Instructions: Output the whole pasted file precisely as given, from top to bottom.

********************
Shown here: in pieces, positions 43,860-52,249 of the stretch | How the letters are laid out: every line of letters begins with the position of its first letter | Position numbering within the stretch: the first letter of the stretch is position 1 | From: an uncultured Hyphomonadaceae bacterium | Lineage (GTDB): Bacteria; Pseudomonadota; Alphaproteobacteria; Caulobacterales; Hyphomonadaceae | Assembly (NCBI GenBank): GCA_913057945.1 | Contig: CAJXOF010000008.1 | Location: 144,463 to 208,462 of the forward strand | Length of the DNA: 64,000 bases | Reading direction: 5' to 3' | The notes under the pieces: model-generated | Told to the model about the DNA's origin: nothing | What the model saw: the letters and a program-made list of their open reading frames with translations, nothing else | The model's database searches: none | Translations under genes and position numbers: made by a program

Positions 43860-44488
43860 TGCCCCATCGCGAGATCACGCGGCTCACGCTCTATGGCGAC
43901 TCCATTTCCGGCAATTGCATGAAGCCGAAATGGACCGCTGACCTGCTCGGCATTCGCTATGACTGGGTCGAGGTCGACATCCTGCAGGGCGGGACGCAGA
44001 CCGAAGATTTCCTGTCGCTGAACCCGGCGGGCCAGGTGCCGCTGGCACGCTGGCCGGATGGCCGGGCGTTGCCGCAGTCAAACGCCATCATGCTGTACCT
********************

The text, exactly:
Shown here: in pieces, positions 43,860-52,249 of the stretch | How the letters are laid out: every line of letters begins with the position of its first letter | Position numbering within the stretch: the first letter of the stretch is position 1 | From: an uncultured Hyphomonadaceae bacterium | Lineage (GTDB): Bacteria; Pseudomonadota; Alphaproteobacteria; Caulobacterales; Hyphomonadaceae | Assembly (NCBI GenBank): GCA_913057945.1 | Contig: CAJXOF010000008.1 | Location: 144,463 to 208,462 of the forward strand | Length of the DNA: 64,000 bases | Reading direction: 5' to 3' | The notes under the pieces: model-generated | Told to the model about the DNA's origin: nothing | What the model saw: the letters and a program-made list of their open reading frames with translations, nothing else | The model's database searches: none | Translations under genes and position numbers: made by a program

Positions 43860-44488
43860 TGCCCCATCGCGAGATCACGCGGCTCACGCTCTATGGCGAC
43901 TCCATTTCCGGCAATTGCATGAAGCCGAAATGGACCGCTGACCTGCTCGGCATTCGCTATGACTGGGTCGAGGTCGACATCCTGCAGGGCGGGACGCAGA
44001 CCGAAGATTTCCTGTCGCTGAACCCGGCGGGCCAGGTGCCGCTGGCACGCTGGCCGGATGGCCGGGCGTTGCCGCAGTCAAACGCCATCATGCTGTACCT